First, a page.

You’re not a bad driver, driving is just bad. A UX perspective of driving.

Those that know me know well my hatred of driving. I can't stand it. I find it to be a waste of time, overly complicated, and incredibly unnatural. I doubt I'm alone in this opinion. How can I be when so many loved ones are lost every year to automotive accidents? We seem to chalk most accidents up to "human error", but the sheer amount of accidents per year portray the grisly trend of the inability of humans to drive safely.

It's not you.

We label drivers "stupid" or "idiotic" for making "simple" mistakes without taking into account the fact that nothing about driving is simple. According to ASIRT, nearly 1.3 million people worldwide die in road crashes every year, and an additional 20-50 million are injured or disabled. In the United States alone over 37,000 people die in road crashes every year and an additional 2.35 million are injured or disabled. 2016 was the deadliest year in a decade and motor vehicle accidents are the leading cause of death among young adults aged 15-29. I find it difficult to believe that all of these accidents are due to drivers being "idiots." Some, sure. A majority? Probably not. We're avoiding the root cause of our problem. Driving is inherently non-human, unoptimized for human psychology and poorly designed.

What's the deal?

Humans are great at being creative and solving complex problems. However, humans are not great at repetitive tasks or maintaining focus for large amounts of time. Driving requires 100% focus, zero distractions, repetitive motions, and fast reflexes to ever-evolving situations. It's exceptionally draining on the human brain, even for a short amount of time. If you've ever felt exhausted after a stressful drive, you know what I mean. This causes us to make little mistakes. Sadly, those little mistakes while moving tons of metal at high speeds are costly. Once a mistake is made, the blame game begins, a driver takes fault, and we move on. This doesn't seem fair.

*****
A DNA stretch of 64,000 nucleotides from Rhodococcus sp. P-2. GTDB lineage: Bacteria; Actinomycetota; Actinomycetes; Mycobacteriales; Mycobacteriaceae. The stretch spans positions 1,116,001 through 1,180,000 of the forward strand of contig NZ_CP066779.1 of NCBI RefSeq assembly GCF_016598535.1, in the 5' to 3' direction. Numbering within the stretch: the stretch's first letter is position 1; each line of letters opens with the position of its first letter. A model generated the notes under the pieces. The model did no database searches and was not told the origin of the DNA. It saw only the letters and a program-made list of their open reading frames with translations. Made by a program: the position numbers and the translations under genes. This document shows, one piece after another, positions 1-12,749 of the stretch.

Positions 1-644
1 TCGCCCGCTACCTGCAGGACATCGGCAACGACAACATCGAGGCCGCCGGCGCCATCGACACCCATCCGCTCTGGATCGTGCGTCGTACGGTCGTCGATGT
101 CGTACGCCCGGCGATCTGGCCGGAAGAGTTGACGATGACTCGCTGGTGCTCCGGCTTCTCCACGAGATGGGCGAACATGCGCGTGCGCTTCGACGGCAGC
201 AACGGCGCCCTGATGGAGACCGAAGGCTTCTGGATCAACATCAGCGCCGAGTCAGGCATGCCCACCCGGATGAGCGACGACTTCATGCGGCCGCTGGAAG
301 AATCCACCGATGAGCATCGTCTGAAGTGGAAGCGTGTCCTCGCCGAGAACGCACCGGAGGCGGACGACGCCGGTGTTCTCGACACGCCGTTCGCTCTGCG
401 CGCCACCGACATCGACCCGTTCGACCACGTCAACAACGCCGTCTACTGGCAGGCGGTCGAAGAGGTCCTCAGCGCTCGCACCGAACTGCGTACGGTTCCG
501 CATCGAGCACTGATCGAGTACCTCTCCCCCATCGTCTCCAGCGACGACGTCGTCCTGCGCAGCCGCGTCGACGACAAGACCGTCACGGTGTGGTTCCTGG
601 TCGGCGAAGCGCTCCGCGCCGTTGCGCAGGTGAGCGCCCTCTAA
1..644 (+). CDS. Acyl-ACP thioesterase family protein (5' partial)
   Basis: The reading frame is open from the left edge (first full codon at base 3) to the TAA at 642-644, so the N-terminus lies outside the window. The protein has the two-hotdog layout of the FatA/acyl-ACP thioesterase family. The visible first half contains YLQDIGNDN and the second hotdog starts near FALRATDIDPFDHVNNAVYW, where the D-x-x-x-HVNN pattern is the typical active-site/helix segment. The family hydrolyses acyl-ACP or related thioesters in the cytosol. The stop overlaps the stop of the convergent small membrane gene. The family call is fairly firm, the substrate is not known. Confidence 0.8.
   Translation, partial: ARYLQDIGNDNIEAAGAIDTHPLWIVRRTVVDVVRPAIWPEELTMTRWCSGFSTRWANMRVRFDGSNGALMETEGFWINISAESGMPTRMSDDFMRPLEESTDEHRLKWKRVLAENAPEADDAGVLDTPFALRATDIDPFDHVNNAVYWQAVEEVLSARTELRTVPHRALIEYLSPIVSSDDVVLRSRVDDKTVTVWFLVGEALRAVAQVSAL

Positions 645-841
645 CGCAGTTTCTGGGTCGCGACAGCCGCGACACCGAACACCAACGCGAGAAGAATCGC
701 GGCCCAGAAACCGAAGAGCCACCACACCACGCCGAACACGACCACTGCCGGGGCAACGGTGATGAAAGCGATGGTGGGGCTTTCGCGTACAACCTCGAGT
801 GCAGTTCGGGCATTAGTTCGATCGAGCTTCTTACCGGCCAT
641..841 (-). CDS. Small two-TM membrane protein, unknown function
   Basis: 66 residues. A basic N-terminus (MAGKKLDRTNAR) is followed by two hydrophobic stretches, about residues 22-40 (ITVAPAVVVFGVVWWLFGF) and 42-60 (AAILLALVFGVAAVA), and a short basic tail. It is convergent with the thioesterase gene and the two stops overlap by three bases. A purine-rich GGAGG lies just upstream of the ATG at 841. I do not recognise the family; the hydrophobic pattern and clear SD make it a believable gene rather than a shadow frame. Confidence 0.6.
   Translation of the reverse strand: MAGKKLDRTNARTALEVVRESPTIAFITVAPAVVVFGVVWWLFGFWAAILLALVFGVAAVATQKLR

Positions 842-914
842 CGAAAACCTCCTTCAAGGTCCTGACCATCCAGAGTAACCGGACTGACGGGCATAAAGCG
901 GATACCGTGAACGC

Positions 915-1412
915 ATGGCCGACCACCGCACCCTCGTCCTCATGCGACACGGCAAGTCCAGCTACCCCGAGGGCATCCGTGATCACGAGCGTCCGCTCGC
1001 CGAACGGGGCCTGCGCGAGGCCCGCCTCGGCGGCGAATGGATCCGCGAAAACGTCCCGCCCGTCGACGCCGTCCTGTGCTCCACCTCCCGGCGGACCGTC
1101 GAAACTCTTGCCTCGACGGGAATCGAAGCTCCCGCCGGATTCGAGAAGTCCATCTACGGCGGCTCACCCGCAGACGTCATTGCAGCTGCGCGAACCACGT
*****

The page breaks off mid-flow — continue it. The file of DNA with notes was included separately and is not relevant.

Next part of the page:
Our systems of transportation are terribly designed.

We're suffering from systems built for systems and not for everyday humans. Roads are built like pipes trying to achieve a flow, but unlike a predictable liquid, we have unpredictable humans. These humans have limited fields of view, limited time, and limited focus and energy. They're forced to play by rigid rules in a rigid system and absorb everything around them at all times. Sound difficult? That's because it is. This is why we get on-ramps far too close together, the on-ramps to off-ramps that flow to five-way intersections with one-way roads, spaghetti freeway interchanges, and all of the other ridiculous layouts we've seen. On the way to the office, I run into an intersection where two one-ways meet head-on with no stop sign, no stop light, and no indication of right-of-way. There is no clear indication on how to proceed when two cars are turning the same direction. We try creating rules and laws to make things easier and safer but they fall apart under duress. The thing is, these ridiculous layouts would work perfectly fine if humans operated like robots. But, much to the chagrin of transportation engineers, they don't.

Is there a solution?

Redesigning the systems for real human beings would be a great solution, but highly unrealistic and prohibitively expensive at this point. Our only saving grace will be to develop the robots these systems were designed for and take the humans out of the equation. However, this doesn't mean things won't need to be redesigned. With self-driving cars prevalent, what will be the point of stop signs or stop lights? Intersections will need to be redesigned to allow unrestricted flow of pedestrian and automotive passage. I also believe more pedestrian-only sections of cities could be implemented as traffic will be virtually eliminated and travel time consequently reduced. These pedestrian-only sections would also help address the intersection problem by removing some pedestrian-vehicle crossings.

I can only hope that things progress quickly to improve self-driving vehicles so we can begin significantly reducing the annual death rate of automotive accidents. We humans shouldn't need to waste such precious mental resources on the act of driving. 

About the Author

Randy Bascue

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I am a UI/UX designer and a user advocate. I enjoy experimenting with the latest technology and trends and iterating over products to improve and perfect them. You can typically find me tinkering around on my computer, reading, or out and about in the Pacific Northwest.

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